uk es it fr pt nl
Surf Break Rating

Rate Gull Rock


Surf Report Feed

Gull Rock Swell Statistics, March: All Swell – Any Wind

The figure illustrates the variation of swells directed at Gull Rock over a normal March, based on 2964 NWW3 model predictions since 2007 (values every 3 hours). The wave model does not forecast surf and wind right at the coastline so we have chosen the optimum grid node based on what we know about Gull Rock. In the case of Gull Rock, the best grid node is 51 km away (32 miles).

The rose diagram shows the distribution of swell sizes and swell direction, while the graph at the bottom shows the same thing but lacks direction information. Five colours illustrate increasing wave sizes. Blue shows the smallest swells, less that 0.5m (1.5 feet) high. These happened only 73% of the time. Green and yellow illustrate increasing swell sizes and red illustrates the largest swells, greater than >3m (>10ft). In either graph, the area of any colour is proportional to how commonly that size swell was forecast.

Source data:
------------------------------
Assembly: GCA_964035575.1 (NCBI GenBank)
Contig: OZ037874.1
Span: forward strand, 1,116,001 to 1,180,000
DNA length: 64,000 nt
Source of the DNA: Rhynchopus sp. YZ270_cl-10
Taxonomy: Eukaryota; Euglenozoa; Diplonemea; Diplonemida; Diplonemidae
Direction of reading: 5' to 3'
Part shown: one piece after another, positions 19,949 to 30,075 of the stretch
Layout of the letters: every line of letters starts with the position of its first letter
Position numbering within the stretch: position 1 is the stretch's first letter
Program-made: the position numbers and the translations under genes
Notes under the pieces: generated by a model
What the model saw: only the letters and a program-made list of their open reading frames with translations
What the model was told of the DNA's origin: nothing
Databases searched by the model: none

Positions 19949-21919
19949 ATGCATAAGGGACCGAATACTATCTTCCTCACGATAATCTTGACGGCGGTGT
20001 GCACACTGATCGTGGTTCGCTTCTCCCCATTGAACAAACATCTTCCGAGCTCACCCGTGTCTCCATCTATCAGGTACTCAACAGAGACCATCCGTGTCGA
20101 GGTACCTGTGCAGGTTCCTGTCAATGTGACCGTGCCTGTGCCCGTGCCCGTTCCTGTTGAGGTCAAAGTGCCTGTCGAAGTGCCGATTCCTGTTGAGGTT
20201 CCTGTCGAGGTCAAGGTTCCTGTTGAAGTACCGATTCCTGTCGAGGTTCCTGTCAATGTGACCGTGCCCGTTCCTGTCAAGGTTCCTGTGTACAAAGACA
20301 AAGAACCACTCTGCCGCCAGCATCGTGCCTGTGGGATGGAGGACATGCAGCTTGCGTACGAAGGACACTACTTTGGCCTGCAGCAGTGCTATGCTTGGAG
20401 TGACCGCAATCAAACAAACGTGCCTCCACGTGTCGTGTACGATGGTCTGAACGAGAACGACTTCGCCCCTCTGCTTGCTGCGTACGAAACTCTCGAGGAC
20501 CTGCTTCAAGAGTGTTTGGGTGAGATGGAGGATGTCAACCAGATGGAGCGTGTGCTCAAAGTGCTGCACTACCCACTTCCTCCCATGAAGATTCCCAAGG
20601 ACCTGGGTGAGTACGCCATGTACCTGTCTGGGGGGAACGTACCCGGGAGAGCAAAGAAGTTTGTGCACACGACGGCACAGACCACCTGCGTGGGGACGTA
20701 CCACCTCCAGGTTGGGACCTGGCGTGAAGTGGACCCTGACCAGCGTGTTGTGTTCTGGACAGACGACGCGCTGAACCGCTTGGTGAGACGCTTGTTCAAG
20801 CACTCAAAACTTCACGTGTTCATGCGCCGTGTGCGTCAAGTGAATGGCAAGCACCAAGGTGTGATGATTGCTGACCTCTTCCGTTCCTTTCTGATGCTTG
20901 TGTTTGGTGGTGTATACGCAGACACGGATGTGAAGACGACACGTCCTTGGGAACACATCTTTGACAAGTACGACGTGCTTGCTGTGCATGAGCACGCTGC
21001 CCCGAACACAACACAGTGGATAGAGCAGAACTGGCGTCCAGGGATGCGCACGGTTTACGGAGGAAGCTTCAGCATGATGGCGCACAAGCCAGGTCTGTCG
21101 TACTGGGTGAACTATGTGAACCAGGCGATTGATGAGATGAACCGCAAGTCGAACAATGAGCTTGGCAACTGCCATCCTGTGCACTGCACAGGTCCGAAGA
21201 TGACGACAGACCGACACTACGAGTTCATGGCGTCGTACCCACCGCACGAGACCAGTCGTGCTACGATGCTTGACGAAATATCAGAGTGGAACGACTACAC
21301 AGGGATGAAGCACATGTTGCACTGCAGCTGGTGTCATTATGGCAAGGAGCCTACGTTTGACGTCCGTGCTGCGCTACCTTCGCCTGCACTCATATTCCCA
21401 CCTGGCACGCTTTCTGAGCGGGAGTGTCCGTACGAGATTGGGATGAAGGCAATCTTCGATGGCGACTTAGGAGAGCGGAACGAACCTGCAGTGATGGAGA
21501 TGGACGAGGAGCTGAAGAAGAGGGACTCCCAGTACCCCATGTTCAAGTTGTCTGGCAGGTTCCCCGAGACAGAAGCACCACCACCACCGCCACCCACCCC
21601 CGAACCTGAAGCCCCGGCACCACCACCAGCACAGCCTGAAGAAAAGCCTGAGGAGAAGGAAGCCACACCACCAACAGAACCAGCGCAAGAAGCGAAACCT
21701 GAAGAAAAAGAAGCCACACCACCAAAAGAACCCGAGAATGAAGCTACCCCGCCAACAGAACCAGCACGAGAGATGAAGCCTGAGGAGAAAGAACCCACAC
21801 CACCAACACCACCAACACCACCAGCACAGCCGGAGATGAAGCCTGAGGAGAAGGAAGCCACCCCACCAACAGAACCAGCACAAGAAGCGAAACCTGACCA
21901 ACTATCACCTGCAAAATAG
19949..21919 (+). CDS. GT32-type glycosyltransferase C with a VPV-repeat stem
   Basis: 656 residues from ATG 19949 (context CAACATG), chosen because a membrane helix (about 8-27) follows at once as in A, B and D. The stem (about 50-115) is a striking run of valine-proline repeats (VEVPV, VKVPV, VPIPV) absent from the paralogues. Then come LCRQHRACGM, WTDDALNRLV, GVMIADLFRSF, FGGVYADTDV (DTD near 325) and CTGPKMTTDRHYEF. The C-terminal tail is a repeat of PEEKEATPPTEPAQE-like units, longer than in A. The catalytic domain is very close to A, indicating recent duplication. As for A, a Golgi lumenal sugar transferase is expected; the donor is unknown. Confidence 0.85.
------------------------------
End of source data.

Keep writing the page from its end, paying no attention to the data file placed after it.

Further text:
The diagram implies that the prevailing swell direction, shown by the biggest spokes, was WSW, whereas the the most common wind blows from the SSE. Because the wave model grid is offshore, sometimes a strong offshore wind blows largest waves away from Gull Rock and away from the coast. We lump these in with the no surf category of the bar chart. To avoid confusion we don't show these in the rose graph. Because wind determines whether or not waves are clean enough to surf at Gull Rock, you can select a similar diagram that shows only the swells that were forecast to coincide with glassy or offshore wind conditions. During a typical March, swells large enough to cause surfable waves at Gull Rock run for about 13% of the time.

IMPORTANT: Beta version feature! Swell heights are open water values from NWW3. There is no attempt to model near-shore effects. Coastal wave heights will generally be less, especially if the break does not have unobstructed exposure to the open ocean.